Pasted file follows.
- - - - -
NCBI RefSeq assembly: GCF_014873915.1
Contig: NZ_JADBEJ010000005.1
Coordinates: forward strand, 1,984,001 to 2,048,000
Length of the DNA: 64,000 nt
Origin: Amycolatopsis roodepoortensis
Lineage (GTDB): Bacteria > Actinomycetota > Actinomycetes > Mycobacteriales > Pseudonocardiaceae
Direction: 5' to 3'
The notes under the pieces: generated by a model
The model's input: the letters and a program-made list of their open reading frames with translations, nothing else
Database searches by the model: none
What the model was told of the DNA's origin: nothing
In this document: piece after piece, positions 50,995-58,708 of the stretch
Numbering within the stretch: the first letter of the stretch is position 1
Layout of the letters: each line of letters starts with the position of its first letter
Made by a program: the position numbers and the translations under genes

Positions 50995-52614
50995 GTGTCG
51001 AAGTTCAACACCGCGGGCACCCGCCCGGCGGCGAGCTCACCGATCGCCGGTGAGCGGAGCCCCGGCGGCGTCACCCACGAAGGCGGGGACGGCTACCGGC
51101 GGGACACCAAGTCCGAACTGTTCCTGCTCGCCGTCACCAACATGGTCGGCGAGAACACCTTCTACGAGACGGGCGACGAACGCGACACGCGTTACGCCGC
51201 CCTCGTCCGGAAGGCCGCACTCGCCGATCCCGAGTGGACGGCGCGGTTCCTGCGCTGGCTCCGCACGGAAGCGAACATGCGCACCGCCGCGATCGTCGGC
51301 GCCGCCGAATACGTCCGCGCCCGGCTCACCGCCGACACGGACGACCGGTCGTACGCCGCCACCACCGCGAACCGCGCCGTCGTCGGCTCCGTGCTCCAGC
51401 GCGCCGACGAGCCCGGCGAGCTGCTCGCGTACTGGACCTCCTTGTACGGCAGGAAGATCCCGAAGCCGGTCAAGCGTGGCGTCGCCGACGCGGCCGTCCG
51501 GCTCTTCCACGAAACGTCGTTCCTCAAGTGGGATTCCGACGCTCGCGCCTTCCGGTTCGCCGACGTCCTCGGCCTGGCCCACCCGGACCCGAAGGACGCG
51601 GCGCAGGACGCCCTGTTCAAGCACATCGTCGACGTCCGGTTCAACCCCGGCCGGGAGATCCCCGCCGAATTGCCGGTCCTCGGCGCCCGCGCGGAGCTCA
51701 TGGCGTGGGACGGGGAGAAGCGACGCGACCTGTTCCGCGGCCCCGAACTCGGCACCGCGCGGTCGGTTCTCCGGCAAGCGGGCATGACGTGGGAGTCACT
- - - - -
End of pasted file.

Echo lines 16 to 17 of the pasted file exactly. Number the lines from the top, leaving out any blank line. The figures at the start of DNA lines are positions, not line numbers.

Positions 50995-52614
50995 GTGTCG